Ghosts in the machine? How can property companies deal with the threat of cyber security?

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By Taylor Wessing


With the proliferation of proptech, demands on ESG data collection and the increasing operationalisation of bricks and mortar, today’s real estate companies are dealing with more data than they ever have before. So far so good, but what happens when there are ghosts in the machines? How many in our sector are confidently addressing the risks and devising robust strategies to cope when the worst happens? A Taylor Wessing breakfast seminar hosted in London on 12 December, in association with UKPA, walked clients through the stages of a cyberbreach to help them avoid the jump scares.

Cybercrime is a big part of all our lives, and our sector is far from immune. A recent report from auditing firm Grant Thornton found that nearly half of property companies in Germany have been attacked by cybercriminals in the last year. It seems that the risk of being targeted is a case of when, not if, and yet many, many firms on either side of the Channel are believed to be unprepared to deal with an attack. The stark reality is that companies well versed in bricks and mortar are only just beginning to get to grips with their new vulnerabilities as they pivot into data rich, technology enabled businesses.


Types of cyber crime

First, it does well to ensure we are all on the same page when it comes to the smorgasbord of cybercrimes. The most common events involve:

  1. Malware – this is an umbrella term for when malicious software steals your data, hijacks your systems or even damages your network equipment;
  2. Denial-of-Service (DoS) attacks – when the victim’s computer system is overwhelmed so normal traffic cannot be processed, resulting in denial-of-service to users;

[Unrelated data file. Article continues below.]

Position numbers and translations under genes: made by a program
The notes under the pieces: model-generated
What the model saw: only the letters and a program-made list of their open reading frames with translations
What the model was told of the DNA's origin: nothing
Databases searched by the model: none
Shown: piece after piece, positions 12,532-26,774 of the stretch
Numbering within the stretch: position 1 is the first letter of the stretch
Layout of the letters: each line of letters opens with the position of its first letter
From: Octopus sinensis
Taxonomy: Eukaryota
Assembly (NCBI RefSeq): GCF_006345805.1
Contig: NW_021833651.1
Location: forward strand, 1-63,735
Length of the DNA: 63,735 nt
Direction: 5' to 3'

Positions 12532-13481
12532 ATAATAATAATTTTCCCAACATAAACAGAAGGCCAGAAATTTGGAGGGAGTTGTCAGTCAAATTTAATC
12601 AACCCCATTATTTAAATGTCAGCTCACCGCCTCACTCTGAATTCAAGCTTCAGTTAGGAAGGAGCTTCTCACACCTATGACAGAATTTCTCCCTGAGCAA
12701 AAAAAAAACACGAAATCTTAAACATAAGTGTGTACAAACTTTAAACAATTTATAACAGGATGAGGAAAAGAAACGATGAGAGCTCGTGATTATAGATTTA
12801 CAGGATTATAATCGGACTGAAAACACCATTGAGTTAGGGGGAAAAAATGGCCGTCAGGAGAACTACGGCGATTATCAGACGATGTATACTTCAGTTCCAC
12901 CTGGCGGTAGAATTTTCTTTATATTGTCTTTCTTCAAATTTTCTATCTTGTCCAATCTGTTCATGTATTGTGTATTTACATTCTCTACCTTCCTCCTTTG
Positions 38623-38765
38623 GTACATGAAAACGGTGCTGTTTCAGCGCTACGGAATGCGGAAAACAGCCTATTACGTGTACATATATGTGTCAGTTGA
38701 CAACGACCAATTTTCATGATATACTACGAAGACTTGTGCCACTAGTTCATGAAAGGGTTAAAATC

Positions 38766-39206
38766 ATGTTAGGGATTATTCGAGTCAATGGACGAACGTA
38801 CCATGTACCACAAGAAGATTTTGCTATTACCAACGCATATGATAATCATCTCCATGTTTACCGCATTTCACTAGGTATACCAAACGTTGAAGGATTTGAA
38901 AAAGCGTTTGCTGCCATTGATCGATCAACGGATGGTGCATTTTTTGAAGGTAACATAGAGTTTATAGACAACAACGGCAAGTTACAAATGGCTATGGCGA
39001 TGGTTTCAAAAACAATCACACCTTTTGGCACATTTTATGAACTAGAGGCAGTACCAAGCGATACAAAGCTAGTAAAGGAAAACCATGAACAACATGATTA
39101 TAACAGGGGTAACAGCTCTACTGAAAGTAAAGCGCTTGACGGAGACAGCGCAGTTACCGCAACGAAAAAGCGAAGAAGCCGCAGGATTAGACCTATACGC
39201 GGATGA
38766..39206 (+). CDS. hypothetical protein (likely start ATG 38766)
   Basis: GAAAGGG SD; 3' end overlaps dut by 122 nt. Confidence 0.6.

3. Phishing – when scam emails, text messages or phone calls are used to trick victims ultimately to download a virus, or reveal bank details or other personal information;
  4. Spoofing – when the criminal hoaxes a well-known individual to gain access to systems, steal data, or spread malware; and
  5. Identity-Based Attacks – this crime basically involves stealing or faking login credentials.

Of course, in practice, cyber risk is multi-layered and any singular attack is likely to involve any number of the above strategies. The criminals will often attack service or support functions like building security, things that seem non-core to the actual business of property investment or management for example, until they stop working. Multi-layer attacks, with combinations of the above tactics, may be difficult to unpick, but preparation is in many ways the best form of defence.


Creating a plan to deal with a cyber attack

It is a positive, if complex, message, if, or when, the worst happens. But as the forensic experts get to grips with the mechanics of how an actual or even a potential attack is underway, there is actually plenty the property company can do to actively manage the risks to its operation and reputation.

Building the right response team is key here. It should be consciously multi-disciplinary, with tech, communications and PR experts, expert counsel and perhaps even professional negotiators to liaise with the criminals given the high chances they will be demanding a random payment. Companies need to harness those who fully understand all their vulnerabilities – the demands of data protection law, for example, or the requirements of their business continuity insurance policies. These people will be just as important as those able to point to the potential impact on the company’s other day-to-day contractual obligations, as well as on its ongoing operations.

Being equipped to control the narrative and immediate impact of the breach is vital. And of course, the response needs to be speedy as well as well thought out, as the company takes control of its response. Clients at the recent breakfast seminar were able to walk through the stages of a live and unfolding cyberattack, and consider with the experts their ideal response at every stage.


With live and engaging sessions like this one, the hope is that the sector will continue to invest in technology, confident that they are able to move quickly and conclusively to exorcise the demons when they attack.

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